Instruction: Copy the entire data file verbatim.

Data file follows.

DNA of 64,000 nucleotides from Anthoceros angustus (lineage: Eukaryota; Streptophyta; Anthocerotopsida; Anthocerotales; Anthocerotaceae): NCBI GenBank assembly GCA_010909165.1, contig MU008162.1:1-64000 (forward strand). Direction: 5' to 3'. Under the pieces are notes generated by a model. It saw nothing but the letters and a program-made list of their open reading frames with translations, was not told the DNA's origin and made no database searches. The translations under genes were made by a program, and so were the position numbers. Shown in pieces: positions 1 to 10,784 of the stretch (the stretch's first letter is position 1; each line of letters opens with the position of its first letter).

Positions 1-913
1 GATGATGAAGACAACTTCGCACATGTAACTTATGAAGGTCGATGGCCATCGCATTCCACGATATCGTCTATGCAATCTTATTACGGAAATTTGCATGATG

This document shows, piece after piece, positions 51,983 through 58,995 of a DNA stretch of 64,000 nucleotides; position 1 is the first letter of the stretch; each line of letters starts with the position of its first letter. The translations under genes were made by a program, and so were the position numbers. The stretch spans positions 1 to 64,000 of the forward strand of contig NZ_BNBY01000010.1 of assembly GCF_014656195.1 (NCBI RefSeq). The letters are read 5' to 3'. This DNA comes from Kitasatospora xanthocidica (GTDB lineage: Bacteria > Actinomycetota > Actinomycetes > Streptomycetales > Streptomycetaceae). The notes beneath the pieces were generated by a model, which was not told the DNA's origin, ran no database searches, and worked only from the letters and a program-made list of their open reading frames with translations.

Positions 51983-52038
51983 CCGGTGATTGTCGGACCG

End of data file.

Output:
DNA of 64,000 nucleotides from Anthoceros angustus (lineage: Eukaryota; Streptophyta; Anthocerotopsida; Anthocerotales; Anthocerotaceae): NCBI GenBank assembly GCA_010909165.1, contig MU008162.1:1-64000 (forward strand). Direction: 5' to 3'. Under the pieces are notes generated by a model. It saw nothing but the letters and a program-made list of their open reading frames with translations, was not told the DNA's origin and made no database searches. The translations under genes were made by a program, and so were the position numbers. Shown in pieces: positions 1 to 10,784 of the stretch (the stretch's first letter is position 1; each line of letters opens with the position of its first letter).

Positions 1-913
1 GATGATGAAGACAACTTCGCACATGTAACTTATGAAGGTCGATGGCCATCGCATTCCACGATATCGTCTATGCAATCTTATTACGGAAATTTGCATGATG

This document shows, piece after piece, positions 51,983 through 58,995 of a DNA stretch of 64,000 nucleotides; position 1 is the first letter of the stretch; each line of letters starts with the position of its first letter. The translations under genes were made by a program, and so were the position numbers. The stretch spans positions 1 to 64,000 of the forward strand of contig NZ_BNBY01000010.1 of assembly GCF_014656195.1 (NCBI RefSeq). The letters are read 5' to 3'. This DNA comes from Kitasatospora xanthocidica (GTDB lineage: Bacteria > Actinomycetota > Actinomycetes > Streptomycetales > Streptomycetaceae). The notes beneath the pieces were generated by a model, which was not told the DNA's origin, ran no database searches, and worked only from the letters and a program-made list of their open reading frames with translations.

Positions 51983-52038
51983 CCGGTGATTGTCGGACCG